The great advantage of the revised system is that it is now possible to monitor vaccinal coverage at any time, obtain information pertaining to moves or deaths, and contact residents who have not been vaccinated.
The statistics regarding vaccinal coverage were elaborated from the data supplied by the vaccinal registration system of the Municipality of Bologna (1998–2000) and the IPV4 program (2001–2002).
To calculate the coverage for compulsory vaccinations and cases of non-compliance reference was made to the protocol drawn up by the Emilia Romagna Regional Administration:
compulsory vaccinations at 12 months
residents who reached one year during the year of reference and received at least 2 doses of each compulsory vaccine by the age of 12 months;
compulsory vaccinations at 24 months
residents who reached two years during the year of reference and received at least 3 doses of each compulsory vaccine by the age of 24 months.
subjects totally or partially non-complying
subjects who did not receive any compulsory vaccination by the age of one year or received only one dose of the compulsory vaccinations.
The reasons for non-compliance are categorized matching those used in the collection of regional data for coverage:
living abroad: children resident in Bologna but living abroad for a long period
refusals or objectors: children whose parents were explicitly against at least one compulsory vaccination
immigrants: children from other regions of Italy or from other countries
delays: children who received at least one vaccination after the pre-established dates
other: children with health contra-indications, momentarily exempt for health reasons, not traceable or without fixed abode.
For all recommended vaccinations (anti pertussis, anti Hib, anti measles-mumps-rubella) the extent of coverage was calculated at 24 months and also at 13 years for anti-measles and anti-rubella.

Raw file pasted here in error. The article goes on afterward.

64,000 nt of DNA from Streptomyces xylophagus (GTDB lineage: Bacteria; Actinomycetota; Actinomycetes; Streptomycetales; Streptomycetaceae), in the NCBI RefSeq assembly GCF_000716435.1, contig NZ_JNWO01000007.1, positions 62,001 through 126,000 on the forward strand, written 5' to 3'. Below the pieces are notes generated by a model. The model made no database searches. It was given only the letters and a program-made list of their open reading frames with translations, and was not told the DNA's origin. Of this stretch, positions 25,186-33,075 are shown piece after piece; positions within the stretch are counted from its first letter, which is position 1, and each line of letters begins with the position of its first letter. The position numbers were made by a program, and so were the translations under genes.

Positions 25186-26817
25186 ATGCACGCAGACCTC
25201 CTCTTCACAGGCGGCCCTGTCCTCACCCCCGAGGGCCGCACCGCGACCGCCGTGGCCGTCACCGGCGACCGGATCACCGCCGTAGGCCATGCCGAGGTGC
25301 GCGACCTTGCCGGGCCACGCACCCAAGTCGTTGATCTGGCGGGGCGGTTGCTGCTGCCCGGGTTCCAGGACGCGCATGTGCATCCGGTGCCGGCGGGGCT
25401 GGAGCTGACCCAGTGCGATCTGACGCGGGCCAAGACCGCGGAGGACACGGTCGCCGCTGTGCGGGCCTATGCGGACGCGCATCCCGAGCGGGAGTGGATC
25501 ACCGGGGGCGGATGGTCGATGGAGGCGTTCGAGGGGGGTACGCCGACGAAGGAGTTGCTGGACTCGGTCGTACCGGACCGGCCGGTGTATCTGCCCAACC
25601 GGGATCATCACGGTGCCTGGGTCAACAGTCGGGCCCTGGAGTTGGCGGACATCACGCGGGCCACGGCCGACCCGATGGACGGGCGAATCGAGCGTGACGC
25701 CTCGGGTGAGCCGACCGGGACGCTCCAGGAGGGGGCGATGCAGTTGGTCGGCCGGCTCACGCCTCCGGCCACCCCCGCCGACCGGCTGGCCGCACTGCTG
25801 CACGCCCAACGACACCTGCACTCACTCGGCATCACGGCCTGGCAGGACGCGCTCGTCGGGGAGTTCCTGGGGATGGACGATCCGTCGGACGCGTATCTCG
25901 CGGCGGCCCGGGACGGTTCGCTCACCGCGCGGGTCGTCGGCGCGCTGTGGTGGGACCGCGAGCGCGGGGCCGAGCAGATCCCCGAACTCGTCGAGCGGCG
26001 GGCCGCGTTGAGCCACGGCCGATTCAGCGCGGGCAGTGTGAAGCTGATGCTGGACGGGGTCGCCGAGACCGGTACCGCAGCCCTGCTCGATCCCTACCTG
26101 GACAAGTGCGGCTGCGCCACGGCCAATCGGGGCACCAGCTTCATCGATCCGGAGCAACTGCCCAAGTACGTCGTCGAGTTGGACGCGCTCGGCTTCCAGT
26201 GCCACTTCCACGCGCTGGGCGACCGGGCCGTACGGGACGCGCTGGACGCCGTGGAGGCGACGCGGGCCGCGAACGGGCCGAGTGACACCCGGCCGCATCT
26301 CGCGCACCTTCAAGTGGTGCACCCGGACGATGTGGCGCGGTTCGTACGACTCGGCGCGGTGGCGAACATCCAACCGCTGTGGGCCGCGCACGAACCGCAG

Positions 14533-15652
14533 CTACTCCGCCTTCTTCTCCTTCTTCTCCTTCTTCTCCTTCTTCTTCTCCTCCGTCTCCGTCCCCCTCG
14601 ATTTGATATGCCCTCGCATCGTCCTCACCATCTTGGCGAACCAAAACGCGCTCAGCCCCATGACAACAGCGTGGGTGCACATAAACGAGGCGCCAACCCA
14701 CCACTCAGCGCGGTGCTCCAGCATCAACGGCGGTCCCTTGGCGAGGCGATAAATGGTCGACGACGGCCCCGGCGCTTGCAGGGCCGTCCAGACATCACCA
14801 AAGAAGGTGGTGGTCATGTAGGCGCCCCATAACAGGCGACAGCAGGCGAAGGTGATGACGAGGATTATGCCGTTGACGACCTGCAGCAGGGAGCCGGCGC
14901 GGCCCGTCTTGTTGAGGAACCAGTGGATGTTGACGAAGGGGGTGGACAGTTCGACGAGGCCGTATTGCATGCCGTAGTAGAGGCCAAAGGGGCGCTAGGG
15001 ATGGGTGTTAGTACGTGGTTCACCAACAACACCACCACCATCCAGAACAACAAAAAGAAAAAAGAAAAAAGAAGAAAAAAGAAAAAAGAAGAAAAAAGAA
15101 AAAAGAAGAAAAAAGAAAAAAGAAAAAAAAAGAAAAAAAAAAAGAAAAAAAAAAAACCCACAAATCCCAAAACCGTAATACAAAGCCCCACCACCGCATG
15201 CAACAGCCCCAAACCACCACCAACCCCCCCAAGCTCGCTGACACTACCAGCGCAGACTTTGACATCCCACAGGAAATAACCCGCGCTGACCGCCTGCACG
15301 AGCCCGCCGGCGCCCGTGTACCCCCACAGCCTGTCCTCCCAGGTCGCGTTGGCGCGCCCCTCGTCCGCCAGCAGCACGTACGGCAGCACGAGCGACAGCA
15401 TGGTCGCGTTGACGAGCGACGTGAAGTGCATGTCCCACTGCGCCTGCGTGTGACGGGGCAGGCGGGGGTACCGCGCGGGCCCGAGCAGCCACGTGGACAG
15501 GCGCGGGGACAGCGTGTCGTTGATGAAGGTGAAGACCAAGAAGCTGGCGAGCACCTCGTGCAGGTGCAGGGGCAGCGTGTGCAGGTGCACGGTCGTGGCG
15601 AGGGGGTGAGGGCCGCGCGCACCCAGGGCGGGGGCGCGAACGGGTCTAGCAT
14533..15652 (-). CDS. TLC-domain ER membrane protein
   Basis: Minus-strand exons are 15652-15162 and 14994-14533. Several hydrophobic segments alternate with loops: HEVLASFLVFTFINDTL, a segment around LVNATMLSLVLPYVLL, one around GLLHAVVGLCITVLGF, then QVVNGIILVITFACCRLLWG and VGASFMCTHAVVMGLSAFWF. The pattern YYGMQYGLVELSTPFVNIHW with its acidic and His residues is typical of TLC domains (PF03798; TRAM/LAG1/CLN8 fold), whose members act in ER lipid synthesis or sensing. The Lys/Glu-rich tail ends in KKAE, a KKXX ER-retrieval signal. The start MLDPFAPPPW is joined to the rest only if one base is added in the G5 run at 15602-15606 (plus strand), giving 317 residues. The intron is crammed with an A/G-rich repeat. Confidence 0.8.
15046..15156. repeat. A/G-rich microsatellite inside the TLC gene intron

The levels of immunization for the four compulsory vaccinations (taken as a whole) achieved during the five-year period in question are shown in table 1. In the municipality of Bologna these levels are satisfactory (>95%), but are lower than the overall levels reached in Emilia Romagna, although from the year 2000 the percentage of children vaccinated in the region also shows a slight decrease. Interestingly, the statistics differ from one district of the city to another: in Bologna East non-compliance tends to be higher.
Data for the assessment of each separate vaccination are available only from 2001 (table 2). There is a clear trend towards a decline in the percentage of coverage in Bologna, which becomes even more evident in 2002. There are also differences between the compulsory vaccinations: anti-DT has the highest coverage, anti-polio intermediate and anti-hepatitis B the lowest. Regarding the vaccination against Hepatitis B, the percentage of subjects in Bologna who had completed the cycle by the age of 13 years passed from 95.0% in 1988 to 96.4% in 2002. In the same period the mean national levels of coverage were more than one percent lower, with an opposite trend to that of the Emilia Romagna region.
In the city of Bologna, as in the region taken as a whole, over 95% children completed the vaccinal cycle, receiving the booster for anti-polio foreseen in their 3rd year and for anti-DPT at 6 years. Once again there is a marked difference between the two Districts considered (Polio: East vs West = 95.8% vs 98.3%; DPT East vs West = 93.45% vs 96.8%).
The frequency of subjects with total non-compliance (i.e. those who have not begun any compulsory vaccinations by the age of one year) is generally higher in Bologna (especially in the East District) than in the region, with a slight increase in 2002 (2.52% and 1.06% in the city and the region respectively) (table 3).
The vaccination registration system provides us with information about the reasons for non-compliance for the compulsory vaccinations: some can be attributed to the conditions of the children (postponements or exemptions for medical reasons, living abroad), others to the parents (untraceable, objectors-refusals). At 12 months the most common reason for non-compliance is "parents who object to and refuse the vaccinations" (1.01–1.56% of children resident in Bologna) (table 4). At 24 months the reasons vary more from year to year (table 5). In 2001 and 2002 the frequency of parents who stated they were against the anti-hepatitis B vaccination (both at 12 months and 24 months) was higher than that of the other compulsory vaccinations.